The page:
required both time and attention from the pilots during a period when they were
faced with multiple tasks associated with operating the aircraft and planning for the
landing.

23.

While the SR Technics quality assurance (QA) program design was sound and met
required standards, the training and implementation process did not sufficiently
ensure that the program was consistently applied, so that potential safety aspects
were always identified and mitigated.

24.

The Swiss Federal Office for Civil Aviation audit procedures related to the
SR Technics QA program did not ensure that the underlying factors that led to
specific similar audit observations and discrepancies were addressed.

3.3

Other Findings

1.

The Royal Canadian Mounted Police found no evidence to support the involvement
of any explosive or incendiary device, or other criminal act in the initiation of the
in-flight fire.

2.

The 13-minute gap in very-high frequency communications was most likely the
result of an incorrect frequency selection by the pilots.

3.

The pilots made a timely decision to divert to the Halifax International Airport. Based
on the limited cues available, they believed that although a diversion was necessary,
the threat to the aircraft was not sufficient to warrant the declaration of an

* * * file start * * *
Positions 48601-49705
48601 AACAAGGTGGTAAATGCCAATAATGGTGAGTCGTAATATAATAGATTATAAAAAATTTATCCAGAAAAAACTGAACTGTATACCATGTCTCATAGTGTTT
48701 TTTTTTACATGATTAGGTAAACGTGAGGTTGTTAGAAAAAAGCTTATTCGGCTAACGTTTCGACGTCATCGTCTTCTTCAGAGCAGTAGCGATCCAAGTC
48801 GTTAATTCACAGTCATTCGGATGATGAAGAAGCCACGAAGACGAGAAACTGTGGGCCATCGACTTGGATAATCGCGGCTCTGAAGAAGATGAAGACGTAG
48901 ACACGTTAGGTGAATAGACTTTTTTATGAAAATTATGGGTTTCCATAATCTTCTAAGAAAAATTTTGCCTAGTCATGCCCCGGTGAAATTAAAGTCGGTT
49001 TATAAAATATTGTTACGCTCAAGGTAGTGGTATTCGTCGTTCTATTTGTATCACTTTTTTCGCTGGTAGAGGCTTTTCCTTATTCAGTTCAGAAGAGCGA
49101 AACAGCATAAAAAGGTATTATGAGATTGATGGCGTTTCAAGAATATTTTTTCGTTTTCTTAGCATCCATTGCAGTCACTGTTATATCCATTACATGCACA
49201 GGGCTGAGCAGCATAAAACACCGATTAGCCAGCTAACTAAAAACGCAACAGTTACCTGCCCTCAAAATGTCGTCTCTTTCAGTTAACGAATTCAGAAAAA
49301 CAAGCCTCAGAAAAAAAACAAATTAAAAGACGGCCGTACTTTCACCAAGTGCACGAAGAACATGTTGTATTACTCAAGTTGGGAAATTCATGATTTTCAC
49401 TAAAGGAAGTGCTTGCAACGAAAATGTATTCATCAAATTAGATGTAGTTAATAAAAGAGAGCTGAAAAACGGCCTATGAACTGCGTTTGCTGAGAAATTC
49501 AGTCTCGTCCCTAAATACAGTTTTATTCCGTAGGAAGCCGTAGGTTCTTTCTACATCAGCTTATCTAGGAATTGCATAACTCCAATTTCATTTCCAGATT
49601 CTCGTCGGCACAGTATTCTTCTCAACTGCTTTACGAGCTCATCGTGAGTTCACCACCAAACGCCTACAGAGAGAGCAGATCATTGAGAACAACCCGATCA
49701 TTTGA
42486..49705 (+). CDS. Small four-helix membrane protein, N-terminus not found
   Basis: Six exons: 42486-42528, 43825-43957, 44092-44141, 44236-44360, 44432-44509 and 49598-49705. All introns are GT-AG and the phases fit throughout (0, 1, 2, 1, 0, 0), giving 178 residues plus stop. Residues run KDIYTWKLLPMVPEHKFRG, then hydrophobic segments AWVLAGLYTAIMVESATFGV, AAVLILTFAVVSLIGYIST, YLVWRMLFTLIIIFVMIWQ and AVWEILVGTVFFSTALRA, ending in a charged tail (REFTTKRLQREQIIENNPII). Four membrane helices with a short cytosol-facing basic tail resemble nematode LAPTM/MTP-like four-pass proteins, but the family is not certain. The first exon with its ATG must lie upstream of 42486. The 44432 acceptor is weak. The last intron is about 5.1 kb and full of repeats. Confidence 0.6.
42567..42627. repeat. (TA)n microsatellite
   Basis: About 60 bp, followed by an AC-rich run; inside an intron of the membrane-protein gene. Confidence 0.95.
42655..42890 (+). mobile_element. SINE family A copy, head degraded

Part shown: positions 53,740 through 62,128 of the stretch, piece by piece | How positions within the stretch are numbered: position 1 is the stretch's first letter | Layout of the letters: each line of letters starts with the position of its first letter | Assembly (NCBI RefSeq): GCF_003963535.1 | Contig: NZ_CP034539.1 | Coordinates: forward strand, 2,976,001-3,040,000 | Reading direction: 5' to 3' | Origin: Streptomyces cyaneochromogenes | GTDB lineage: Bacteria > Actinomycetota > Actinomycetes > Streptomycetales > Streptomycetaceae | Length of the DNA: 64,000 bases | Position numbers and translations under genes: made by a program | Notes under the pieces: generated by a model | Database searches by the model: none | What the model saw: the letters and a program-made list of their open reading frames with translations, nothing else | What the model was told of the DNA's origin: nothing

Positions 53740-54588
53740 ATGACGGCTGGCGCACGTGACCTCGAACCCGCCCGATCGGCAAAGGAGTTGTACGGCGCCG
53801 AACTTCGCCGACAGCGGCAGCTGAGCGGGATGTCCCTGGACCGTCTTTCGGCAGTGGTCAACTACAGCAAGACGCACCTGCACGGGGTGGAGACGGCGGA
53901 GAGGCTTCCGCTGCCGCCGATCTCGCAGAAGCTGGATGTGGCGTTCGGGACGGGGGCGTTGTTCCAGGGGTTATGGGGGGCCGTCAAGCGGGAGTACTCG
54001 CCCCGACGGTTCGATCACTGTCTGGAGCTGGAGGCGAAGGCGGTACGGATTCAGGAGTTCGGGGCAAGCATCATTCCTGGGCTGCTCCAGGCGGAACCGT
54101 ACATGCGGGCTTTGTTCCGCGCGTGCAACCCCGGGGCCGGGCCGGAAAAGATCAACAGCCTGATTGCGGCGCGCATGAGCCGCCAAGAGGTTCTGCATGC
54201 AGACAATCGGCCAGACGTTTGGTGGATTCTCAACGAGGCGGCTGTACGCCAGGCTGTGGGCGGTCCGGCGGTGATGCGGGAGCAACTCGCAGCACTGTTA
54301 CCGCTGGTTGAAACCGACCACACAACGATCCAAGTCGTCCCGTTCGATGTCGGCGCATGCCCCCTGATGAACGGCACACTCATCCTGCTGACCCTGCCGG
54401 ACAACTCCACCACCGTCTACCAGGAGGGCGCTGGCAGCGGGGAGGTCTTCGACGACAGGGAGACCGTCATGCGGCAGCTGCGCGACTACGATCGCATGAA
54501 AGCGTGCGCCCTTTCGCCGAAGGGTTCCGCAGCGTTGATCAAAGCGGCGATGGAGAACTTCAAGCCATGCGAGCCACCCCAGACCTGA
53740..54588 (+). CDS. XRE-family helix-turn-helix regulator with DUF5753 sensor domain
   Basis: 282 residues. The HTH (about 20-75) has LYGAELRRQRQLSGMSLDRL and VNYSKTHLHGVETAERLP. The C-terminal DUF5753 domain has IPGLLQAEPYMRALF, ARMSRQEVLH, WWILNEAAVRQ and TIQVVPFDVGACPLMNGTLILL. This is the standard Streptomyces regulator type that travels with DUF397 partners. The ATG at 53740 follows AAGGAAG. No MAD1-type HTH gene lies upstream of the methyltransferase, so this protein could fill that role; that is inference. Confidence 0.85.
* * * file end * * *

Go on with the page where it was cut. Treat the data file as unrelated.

emergency or to initiate an emergency descent profile.

4.

The flight crew were trained to dump fuel without restrictions and to land the
aircraft in an overweight condition in an emergency situation, if required.

5.

From any point along the Swissair Flight 111 flight path after the initial odour in
the cockpit, the time required to complete an approach and landing to the
Halifax International Airport would have exceeded the time available before the
fire-related conditions in the aircraft cockpit would have precluded a safe landing.

TRANSPORTATION SAFETY BOARD

257

CONCLUSIONS

258

6.

Air conditioning anomalies have typically been viewed by regulators, manufacturers,


operators, and pilots as not posing a significant and immediate threat to the safety of
the aircraft that would require an immediate landing.

7.

Actions by the flight crew in preparing the aircraft for landing, including their
decisions to have the passenger cabin readied for landing and to dump fuel, were
consistent with being unaware that an on-board fire was propagating.

8.

Air traffic controllers were not trained on the general operating characteristics of
aircraft during emergency or abnormal situations, such as fuel dumping.

9.

Interactions between the pilots and the controllers did not affect the outcome of the
occurrence.

10.

The first officers seat was occupied at the time of impact. It could not be determined
whether the captains seat was occupied at the time of impact.